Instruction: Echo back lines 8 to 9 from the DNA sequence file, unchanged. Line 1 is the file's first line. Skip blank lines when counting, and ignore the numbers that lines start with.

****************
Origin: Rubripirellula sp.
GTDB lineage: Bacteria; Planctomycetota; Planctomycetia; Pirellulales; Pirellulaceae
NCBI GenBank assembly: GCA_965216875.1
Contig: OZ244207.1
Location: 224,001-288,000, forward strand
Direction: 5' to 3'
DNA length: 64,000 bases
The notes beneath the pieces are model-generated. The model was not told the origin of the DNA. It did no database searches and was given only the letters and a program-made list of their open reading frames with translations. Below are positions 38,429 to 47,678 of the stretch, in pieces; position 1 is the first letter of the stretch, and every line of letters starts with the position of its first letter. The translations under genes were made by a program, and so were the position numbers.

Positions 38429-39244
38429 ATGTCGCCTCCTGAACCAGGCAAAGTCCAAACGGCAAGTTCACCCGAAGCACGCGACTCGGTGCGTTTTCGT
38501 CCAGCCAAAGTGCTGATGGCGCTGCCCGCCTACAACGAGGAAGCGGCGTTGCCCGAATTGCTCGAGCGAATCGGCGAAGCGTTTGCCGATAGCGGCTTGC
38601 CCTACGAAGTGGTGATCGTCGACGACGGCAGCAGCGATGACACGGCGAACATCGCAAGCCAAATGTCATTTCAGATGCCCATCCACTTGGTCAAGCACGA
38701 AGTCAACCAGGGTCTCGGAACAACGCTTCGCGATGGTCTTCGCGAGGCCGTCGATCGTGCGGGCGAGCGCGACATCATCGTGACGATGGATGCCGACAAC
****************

The notes beneath the pieces are model-generated. The model was not told the origin of the DNA. It did no database searches and was given only the letters and a program-made list of their open reading frames with translations. Below are positions 38,429 to 47,678 of the stretch, in pieces; position 1 is the first letter of the stretch, and every line of letters starts with the position of its first letter. The translations under genes were made by a program, and so were the position numbers.

Positions 38429-39244